It’s been over a year now, that we’ve been doing the hybrid-working ‘Oki Koki’. As someone with little to no dancing ability, this was going to be a steep learning curve.

You only need to check your LinkedIn feed, listen to an industry podcast or, more tellingly, speak with a colleague and the topic of hybrid working tends to crop up.

Should we all be back in the office five days a week? Alan Sugar says so. Should we be free to work (from) where we like? Airbnb say so.

Is there a generational difference? You’d be led to believe so. Have expectations from employees changed since covid? Absolutely.

In my view there is no easy answer to the question, what is the right balance of hybrid working? And whilst our clients have really varied policies pertaining to this, research we’ve conducted on behalf of a range of clients, shows that lifestyle fit has become one of the most sought-after propositions by jobseekers for any organisation, regardless of industry or sector.

Within Client Service at Creed, we’ve been trialling a variety of different ways to get the balance right. And whilst it started as a 2-step, we’re getting much closer to dancing a full-on Charleston now.

What I’ve learned though throughout this year is that irrespective of generation, gender, tenure, introvert/extrovert and so on, this topic is very personal to people. And hybrid working has become somewhat of an expectation, though an expectation where people are better understanding the pros and cons. There’s a lot to be gained from being in the office, but there’s also a lot to be gained working from home.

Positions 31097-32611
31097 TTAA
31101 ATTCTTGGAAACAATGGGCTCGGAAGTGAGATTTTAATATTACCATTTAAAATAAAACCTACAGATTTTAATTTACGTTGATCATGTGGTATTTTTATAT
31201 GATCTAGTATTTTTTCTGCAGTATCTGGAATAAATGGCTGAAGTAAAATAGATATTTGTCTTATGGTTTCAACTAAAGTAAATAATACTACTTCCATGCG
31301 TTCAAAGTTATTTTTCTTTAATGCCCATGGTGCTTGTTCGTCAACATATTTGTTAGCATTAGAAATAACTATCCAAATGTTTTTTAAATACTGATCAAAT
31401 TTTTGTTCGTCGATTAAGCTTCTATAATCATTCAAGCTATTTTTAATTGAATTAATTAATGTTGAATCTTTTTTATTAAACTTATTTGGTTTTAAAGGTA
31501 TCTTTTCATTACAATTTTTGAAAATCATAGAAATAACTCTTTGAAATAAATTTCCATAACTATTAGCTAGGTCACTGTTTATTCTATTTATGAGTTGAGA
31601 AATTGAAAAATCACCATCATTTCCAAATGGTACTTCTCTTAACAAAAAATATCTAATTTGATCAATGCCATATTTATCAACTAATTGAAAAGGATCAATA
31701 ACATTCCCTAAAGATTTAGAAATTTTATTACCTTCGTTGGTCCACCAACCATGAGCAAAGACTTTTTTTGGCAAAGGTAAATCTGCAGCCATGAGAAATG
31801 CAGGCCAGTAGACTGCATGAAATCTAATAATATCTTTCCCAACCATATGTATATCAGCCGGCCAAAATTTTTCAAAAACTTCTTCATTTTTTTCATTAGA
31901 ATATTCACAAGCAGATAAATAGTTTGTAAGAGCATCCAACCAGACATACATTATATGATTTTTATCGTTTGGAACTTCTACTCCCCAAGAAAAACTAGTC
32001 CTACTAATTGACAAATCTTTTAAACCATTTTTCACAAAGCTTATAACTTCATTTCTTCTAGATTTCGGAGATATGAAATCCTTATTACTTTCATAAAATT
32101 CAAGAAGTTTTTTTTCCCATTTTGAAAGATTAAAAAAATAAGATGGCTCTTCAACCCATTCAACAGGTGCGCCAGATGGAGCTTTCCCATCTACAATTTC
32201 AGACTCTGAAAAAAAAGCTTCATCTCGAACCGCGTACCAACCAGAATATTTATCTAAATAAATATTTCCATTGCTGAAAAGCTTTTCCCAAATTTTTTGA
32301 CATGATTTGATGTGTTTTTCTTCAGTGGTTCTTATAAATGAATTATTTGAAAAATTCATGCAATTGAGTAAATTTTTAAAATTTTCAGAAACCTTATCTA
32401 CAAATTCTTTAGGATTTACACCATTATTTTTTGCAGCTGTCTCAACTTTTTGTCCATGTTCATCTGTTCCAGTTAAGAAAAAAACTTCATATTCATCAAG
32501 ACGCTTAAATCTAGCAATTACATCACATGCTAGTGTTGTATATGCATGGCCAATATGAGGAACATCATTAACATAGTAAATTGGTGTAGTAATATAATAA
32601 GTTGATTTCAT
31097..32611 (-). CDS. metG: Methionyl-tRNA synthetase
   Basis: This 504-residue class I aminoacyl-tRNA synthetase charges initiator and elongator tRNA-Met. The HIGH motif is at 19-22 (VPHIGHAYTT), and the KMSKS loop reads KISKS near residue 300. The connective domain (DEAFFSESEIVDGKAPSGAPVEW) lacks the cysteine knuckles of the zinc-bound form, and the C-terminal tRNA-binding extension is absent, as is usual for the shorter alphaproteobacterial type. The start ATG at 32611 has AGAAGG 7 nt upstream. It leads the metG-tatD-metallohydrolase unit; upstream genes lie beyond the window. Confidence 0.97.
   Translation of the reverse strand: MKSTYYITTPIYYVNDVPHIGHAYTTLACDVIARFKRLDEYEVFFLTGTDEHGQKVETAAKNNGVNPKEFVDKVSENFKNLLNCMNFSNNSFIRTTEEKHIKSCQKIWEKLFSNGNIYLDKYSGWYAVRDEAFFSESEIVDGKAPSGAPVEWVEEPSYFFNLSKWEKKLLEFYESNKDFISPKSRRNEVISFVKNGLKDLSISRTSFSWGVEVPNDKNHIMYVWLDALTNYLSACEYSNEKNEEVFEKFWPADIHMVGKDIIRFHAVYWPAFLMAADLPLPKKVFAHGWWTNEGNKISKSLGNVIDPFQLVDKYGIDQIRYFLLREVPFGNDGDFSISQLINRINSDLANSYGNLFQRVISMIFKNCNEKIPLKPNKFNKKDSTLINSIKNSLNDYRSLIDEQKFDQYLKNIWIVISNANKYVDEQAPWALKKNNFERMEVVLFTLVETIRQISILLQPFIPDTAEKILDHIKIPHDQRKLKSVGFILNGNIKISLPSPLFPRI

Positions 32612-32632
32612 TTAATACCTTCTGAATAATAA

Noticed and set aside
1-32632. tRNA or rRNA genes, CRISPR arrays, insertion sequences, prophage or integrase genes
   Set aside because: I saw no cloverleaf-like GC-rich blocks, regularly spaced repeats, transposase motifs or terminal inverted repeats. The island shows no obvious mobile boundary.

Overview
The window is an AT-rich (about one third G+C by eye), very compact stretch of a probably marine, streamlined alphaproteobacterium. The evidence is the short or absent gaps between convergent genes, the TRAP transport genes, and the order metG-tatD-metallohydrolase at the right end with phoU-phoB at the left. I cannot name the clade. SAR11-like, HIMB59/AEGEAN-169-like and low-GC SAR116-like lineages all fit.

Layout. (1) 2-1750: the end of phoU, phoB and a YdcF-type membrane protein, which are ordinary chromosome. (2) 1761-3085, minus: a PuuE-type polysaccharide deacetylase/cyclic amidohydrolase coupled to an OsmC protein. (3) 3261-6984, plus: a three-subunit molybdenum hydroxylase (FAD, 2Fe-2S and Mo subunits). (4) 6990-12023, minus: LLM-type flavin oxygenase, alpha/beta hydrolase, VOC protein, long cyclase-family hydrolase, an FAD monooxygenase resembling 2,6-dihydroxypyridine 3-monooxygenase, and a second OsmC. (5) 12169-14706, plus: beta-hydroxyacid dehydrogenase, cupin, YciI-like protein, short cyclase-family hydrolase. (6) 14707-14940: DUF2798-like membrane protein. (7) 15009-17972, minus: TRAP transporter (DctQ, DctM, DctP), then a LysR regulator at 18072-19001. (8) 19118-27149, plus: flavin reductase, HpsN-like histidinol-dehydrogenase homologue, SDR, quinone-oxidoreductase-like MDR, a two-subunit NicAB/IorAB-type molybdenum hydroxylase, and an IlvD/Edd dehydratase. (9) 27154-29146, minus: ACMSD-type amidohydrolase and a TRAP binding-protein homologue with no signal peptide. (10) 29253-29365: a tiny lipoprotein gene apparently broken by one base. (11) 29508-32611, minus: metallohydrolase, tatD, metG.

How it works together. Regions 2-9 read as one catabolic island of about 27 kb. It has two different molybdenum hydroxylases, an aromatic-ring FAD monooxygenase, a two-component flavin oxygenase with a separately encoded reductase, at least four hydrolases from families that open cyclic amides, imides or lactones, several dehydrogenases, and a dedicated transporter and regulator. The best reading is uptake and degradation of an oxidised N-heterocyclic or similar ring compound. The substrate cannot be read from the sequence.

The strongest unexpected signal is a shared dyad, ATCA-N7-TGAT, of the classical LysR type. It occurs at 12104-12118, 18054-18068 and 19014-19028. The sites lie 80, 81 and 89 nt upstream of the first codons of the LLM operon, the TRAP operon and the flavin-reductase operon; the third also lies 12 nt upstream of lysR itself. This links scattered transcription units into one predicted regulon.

My take is that finding the right balance ensures you maintain your team culture and community. It provides personal benefit to those who wish to commute, and spend less on travel, whilst allowing time with one another in person to listen, learn, develop, grow, collaborate and build meaningful relationships.

The balance must also benefit the business, our clients and our people. Finding it isn’t easy. But something so personal that has the impact to profoundly affect your business and its culture, is worth spending the time to get right.

There is no one size fits all, I’m not sure there ever will be. The way we work I think has now been fundamentally changed for the foreseeable and I believe those who embrace and adapt will fair all the better than those who don’t.

The Oki Koki will continue, and it’s a dance we’re much better at now than we were 12 months ago.

Dave Walstow
Associate Director